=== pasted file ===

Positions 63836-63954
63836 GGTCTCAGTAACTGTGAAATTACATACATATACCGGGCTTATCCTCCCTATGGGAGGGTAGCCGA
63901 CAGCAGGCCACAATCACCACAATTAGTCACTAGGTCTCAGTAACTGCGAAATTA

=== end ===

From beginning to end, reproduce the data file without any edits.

Positions 63836-63954
63836 GGTCTCAGTAACTGTGAAATTACATACATATACCGGGCTTATCCTCCCTATGGGAGGGTAGCCGA
63901 CAGCAGGCCACAATCACCACAATTAGTCACTAGGTCTCAGTAACTGCGAAATTA